The US Treasury

The US Treasury

June 15, 2013 | By Keith Martin in Washington, DC

The US Treasury is expecting to pay another $12.5 billion in grants on renewable energy projects before the section 1603 program ends.

It expects another 100,000 applications, almost exclusively for solar projects with the vast majority of them for smaller systems mounted on rooftops. The only projects that still qualify for grants are projects that were considered under construction by December 2011. Many solar developers are sitting on solar panels and other equipment stockpiled in 2011. Projects that use this equipment can still qualify given the right facts.

Total payments through May 10 under the program were $18.5 billion.

The largest single grant to date was a $542 million grant paid in May 2011 to E.On Climate & Renewables in connection with a 781.5-megawatt wind farm the company built in Roscoe, Texas. The grants are 30% of the eligible cost or fair market value of the project, depending on how the project was financed.

Grants approved for payment through September 30 this year are subject to an 8.7% haircut due to budget sequestration.

The haircut percentage is expected to drop to 7.3% for grants approved on or after October 1, according to the latest estimate by the Office of Management and Budget. OMB said it will issue an update in August. The actual haircut will depend on budget decisions made between now and the start of the US government’s next fiscal year on October 1. Unless Congress turns it off, sequestration will remain in effect for another eight years after this year.

There has been continuing erosion in the “tax bases” that Treasury will accept for calculating grants. Treasury has been paring back the bases it will accept in some cases to the actual amount the developer can demonstrate a project cost to build. Many projects are financed in the tax equity market in a manner that lets tax benefits be calculated on the fair market value rather than cost. Treasury’s view is that the market value should not exceed the replacement cost, or the amount someone would have to spend today to build the same project. With solar panel prices falling, this has meant projects built today using equipment purchased in 2011 may have a lower replacement cost than the actual cost to build. Treasury has accepted the actual cost in some cases, notwithstanding the lower replacement cost, but after knocking out developer fees or other markups achieved in tax equity transactions. In other cases, it has been willing to entertain a small markup above actual cost. In other cases, it has used the income method to arrive at basis, but using the tax equity investor’s internal rate of return as the discount rate, unless the developer can produce a better market assessment of the riskiness of the customer revenue stream being discounted under the income method.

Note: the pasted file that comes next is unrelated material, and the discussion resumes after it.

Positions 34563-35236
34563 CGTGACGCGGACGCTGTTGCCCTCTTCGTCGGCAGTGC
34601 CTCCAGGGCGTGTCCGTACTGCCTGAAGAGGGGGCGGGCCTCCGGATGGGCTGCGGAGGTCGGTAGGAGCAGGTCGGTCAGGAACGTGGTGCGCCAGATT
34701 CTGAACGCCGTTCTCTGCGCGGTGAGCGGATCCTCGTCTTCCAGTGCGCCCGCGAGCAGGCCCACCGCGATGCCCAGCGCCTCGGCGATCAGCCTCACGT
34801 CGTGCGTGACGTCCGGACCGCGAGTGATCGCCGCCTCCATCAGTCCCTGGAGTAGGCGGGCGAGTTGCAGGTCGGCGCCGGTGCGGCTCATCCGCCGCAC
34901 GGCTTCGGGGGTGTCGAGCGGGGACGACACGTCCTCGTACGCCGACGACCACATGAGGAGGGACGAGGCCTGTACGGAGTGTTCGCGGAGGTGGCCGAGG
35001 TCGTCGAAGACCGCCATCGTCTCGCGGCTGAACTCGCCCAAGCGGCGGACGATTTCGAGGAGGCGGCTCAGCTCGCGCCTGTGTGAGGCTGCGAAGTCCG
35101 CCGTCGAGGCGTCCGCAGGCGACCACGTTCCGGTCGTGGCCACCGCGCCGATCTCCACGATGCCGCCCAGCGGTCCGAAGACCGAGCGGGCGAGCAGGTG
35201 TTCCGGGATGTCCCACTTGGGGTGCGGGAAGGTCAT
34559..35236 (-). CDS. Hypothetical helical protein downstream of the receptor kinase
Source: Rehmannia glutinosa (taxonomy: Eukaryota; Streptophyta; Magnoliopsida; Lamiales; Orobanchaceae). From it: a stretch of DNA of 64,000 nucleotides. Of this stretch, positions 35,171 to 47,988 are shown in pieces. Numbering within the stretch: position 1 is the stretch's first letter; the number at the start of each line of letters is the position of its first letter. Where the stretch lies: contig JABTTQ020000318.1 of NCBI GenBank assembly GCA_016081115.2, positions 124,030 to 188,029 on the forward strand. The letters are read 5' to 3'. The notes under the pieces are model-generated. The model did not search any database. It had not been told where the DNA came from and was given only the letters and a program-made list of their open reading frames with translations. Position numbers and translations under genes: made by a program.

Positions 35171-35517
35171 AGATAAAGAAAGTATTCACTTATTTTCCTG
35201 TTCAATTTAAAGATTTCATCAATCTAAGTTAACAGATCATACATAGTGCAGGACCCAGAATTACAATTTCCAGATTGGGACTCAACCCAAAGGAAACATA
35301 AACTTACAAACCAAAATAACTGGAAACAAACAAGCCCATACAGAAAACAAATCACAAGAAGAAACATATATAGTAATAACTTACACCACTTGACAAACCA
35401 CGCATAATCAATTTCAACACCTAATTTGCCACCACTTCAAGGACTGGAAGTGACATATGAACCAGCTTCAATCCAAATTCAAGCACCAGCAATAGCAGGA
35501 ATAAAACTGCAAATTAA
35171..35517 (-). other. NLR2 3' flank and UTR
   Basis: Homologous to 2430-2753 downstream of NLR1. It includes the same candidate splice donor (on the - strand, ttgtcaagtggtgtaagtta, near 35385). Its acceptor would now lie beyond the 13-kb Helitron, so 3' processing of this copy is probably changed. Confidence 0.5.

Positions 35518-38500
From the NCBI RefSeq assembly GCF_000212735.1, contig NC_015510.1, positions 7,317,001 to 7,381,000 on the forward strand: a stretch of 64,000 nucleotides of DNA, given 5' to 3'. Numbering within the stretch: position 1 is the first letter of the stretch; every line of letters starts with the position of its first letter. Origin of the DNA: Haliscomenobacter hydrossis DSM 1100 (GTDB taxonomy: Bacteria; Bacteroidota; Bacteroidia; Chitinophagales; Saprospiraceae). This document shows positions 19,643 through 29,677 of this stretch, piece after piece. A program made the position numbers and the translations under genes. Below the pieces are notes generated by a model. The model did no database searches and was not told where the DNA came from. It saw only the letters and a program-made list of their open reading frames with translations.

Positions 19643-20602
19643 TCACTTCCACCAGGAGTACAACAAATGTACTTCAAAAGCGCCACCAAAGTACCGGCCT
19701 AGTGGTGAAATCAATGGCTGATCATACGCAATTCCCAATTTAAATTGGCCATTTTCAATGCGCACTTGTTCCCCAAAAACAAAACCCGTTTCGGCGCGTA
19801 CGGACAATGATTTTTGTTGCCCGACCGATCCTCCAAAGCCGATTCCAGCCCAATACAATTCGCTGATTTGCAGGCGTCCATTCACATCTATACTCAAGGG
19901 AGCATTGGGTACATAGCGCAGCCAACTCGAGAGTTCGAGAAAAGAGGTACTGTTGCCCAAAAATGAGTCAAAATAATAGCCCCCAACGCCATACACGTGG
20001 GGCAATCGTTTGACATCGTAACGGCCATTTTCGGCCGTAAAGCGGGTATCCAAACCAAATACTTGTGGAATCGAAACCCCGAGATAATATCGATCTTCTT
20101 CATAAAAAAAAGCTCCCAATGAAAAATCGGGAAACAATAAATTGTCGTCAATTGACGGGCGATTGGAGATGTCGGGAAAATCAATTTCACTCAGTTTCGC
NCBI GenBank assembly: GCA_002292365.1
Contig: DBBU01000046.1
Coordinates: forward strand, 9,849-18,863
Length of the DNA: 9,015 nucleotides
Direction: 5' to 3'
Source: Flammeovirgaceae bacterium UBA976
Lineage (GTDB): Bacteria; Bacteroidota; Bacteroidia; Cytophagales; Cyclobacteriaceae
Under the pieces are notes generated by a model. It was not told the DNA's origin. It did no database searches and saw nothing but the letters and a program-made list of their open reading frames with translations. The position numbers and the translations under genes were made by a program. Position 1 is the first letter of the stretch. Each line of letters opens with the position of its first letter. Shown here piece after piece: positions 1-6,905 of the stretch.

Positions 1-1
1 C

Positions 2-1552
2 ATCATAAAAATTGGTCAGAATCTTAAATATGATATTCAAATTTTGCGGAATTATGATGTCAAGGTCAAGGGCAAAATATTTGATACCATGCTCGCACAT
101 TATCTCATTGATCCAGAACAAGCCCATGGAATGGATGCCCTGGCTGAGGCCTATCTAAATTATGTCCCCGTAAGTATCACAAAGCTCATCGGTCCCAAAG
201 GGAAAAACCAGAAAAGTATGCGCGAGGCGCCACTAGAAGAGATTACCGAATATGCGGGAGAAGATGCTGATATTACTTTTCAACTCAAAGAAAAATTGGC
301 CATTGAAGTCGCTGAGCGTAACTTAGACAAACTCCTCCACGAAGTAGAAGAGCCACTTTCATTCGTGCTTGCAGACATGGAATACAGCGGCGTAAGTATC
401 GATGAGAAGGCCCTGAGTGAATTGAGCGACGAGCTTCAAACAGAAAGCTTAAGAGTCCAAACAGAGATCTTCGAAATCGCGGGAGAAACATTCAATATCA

The Treasury is strictly enforcing a deadline to respond to any questions that its reviewers ask after looking at grant applications. Responses are due within 21 days. Grant applicants who need more time should be sure to ask for an extension before the deadline. At least one applicant who failed to respond in time has been told he is out of luck: the application has been treated as withdrawn and cannot be refiled.

There are currently five lawsuits pending against Treasury about the section 1603 program. A sixth suit was withdrawn by the solar company that filed it “with prejudice,” after the government filed a counterclaim against the company charging it with fraud. The company claimed grants on bases as high as $45 a watt on solar systems mounted on flat-bed trucks.

In April, a biodiesel producer lost a round in one of the other pending suits. Clean Fuel, LLC filed suit against Treasury in February 2012 after being denied grants on new Cummins generators that it added to two existing biodiesel plants in Florida. The plants make biodiesel from waste soy, palm nuts and some waste animal fats. Clean Fuel bought them in early 2009 from the original owner and added the generators a year later to make electricity for use in the plants. Treasury appears to have denied grants on grounds that the company was asking for grants on used property. The government should have pointed out that the company would not have qualified for production tax credits on the electricity because there is no sale of the electricity to third parties. However, the Treasury does not appear to have raised this as a bar to a grant.

Clean Fuel sued not only for the grants it was denied but also for the net income it said it lost in 2011 as a result of not receiving grants. The company said its 2011 net income was down $8.977 million in the case of one of the two plants.

The government moved to dismiss the claim for lost profits — called “consequential damages.”

The judge in the case agreed with the government. He said the claims court does not have the power to award consequential damages in a section 1603 case.

The Treasury has extended the deadline to apply for grants after projects are put in service. The deadline had been 90 days. It is now 180 days.